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Genesis 32:9-12

Context

32:9 Then Jacob prayed, 1  “O God of my father Abraham, God of my father Isaac, O Lord, you said 2  to me, ‘Return to your land and to your relatives and I will make you prosper.’ 3  32:10 I am not worthy of all the faithful love 4  you have shown 5  your servant. With only my walking stick 6  I crossed the Jordan, 7  but now I have become two camps. 32:11 Rescue me, 8  I pray, from the hand 9  of my brother Esau, 10  for I am afraid he will come 11  and attack me, as well as the mothers with their children. 12  32:12 But you 13  said, ‘I will certainly make you prosper 14  and will make 15  your descendants like the sand on the seashore, too numerous to count.’” 16 

Genesis 32:24-26

Context
32:24 So Jacob was left alone. Then a man 17  wrestled 18  with him until daybreak. 19  32:25 When the man 20  saw that he could not defeat Jacob, 21  he struck 22  the socket of his hip so the socket of Jacob’s hip was dislocated while he wrestled with him.

32:26 Then the man 23  said, “Let me go, for the dawn is breaking.” 24  “I will not let you go,” Jacob replied, 25  “unless you bless me.” 26 

1 tn Heb “said.”

2 tn Heb “the one who said.”

3 tn Heb “I will cause good” or “I will treat well [or “favorably”].” The idea includes more than prosperity, though that is its essential meaning. Here the form is subordinated to the preceding imperative and indicates purpose or result. Jacob is reminding God of his promise in the hope that God will honor his word.

4 tn Heb “the loving deeds and faithfulness” (see 24:27, 49).

5 tn Heb “you have done with.”

6 tn Heb “for with my staff.” The Hebrew word מַקֵל (maqel), traditionally translated “staff,” has been rendered as “walking stick” because a “staff” in contemporary English refers typically to the support personnel in an organization.

7 tn Heb “this Jordan.”

8 tn The imperative has the force of a prayer here, not a command.

9 tn The “hand” here is a metonymy for “power.”

10 tn Heb “from the hand of my brother, from the hand of Esau.”

11 tn Heb “for I am afraid of him, lest he come.”

12 sn Heb “me, [the] mother upon [the] sons.” The first person pronoun “me” probably means here “me and mine,” as the following clause suggests.

13 tn Heb “But you, you said.” One of the occurrences of the pronoun “you” has been left untranslated for stylistic reasons.

sn Some commentators have thought this final verse of the prayer redundant, but it actually follows the predominant form of a lament in which God is motivated to act. The primary motivation Jacob can offer to God is God’s promise, and so he falls back on that at the end of the prayer.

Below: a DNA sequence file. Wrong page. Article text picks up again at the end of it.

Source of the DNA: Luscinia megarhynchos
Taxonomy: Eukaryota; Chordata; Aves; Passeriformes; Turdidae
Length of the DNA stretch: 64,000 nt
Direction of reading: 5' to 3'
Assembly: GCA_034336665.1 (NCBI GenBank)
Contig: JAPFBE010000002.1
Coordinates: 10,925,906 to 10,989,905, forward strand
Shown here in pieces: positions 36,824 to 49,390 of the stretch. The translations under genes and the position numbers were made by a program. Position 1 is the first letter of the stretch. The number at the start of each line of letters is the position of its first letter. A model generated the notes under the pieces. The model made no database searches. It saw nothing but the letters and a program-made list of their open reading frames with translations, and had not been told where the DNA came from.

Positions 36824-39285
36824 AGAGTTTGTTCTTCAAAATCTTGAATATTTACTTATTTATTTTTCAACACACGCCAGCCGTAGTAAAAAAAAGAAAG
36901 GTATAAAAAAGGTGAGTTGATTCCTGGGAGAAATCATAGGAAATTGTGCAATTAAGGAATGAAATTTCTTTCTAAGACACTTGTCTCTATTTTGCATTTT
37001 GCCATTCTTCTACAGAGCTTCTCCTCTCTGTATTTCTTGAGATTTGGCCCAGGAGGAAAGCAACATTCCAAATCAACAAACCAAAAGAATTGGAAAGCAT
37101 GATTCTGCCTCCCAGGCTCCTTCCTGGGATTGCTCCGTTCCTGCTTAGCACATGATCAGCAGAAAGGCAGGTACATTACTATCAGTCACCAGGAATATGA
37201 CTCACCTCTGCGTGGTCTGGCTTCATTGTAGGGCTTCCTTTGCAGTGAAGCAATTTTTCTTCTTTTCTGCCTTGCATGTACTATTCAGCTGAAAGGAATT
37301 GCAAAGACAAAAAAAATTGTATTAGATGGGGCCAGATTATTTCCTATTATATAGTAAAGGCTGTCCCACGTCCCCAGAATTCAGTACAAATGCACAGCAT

14 tn Or “will certainly deal well with you.” The infinitive absolute appears before the imperfect, underscoring God’s promise to bless. The statement is more emphatic than in v. 9.

15 tn The form is the perfect tense with a vav (ו) consecutive, carrying the nuance of the preceding verb forward.

16 tn Heb “which cannot be counted because of abundance.” The imperfect verbal form indicates potential here.

17 sn Reflecting Jacob’s perspective at the beginning of the encounter, the narrator calls the opponent simply “a man.” Not until later in the struggle does Jacob realize his true identity.

18 sn The verb translated “wrestled” (וַיֵּאָבֵק, vayyeaveq) sounds in Hebrew like the names “Jacob” (יַעֲקֹב, yaaqov) and “Jabbok” (יַבֹּק, yabboq). In this way the narrator links the setting, the main action, and the main participant together in the mind of the reader or hearer.

19 tn Heb “until the rising of the dawn.”

20 tn Heb “he”; the referent (the man) has been specified in the translation for clarity.

21 tn Heb “him”; the referent (Jacob) has been specified in the translation for clarity.

22 tn Or “injured”; traditionally “touched.” The Hebrew verb translated “struck” has the primary meanings “to touch; to reach; to strike.” It can, however, carry the connotation “to harm; to molest; to injure.” God’s “touch” cripples Jacob – it would be comparable to a devastating blow.

23 tn Heb “he”; the referent (the man) has been specified in the translation for clarity.

24 tn Heb “dawn has arisen.”

25 tn Heb “and he said, ‘I will not let you go.’” The referent of the pronoun “he” (Jacob) has been specified for clarity, and the order of the introductory clause and the direct discourse has been rearranged in the translation for stylistic reasons.

26 sn Jacob wrestled with a man thinking him to be a mere man, and on that basis was equal to the task. But when it had gone on long enough, the night visitor touched Jacob and crippled him. Jacob’s request for a blessing can only mean that he now knew that his opponent was supernatural. Contrary to many allegorical interpretations of the passage that make fighting equivalent to prayer, this passage shows that Jacob stopped fighting, and then asked for a blessing.



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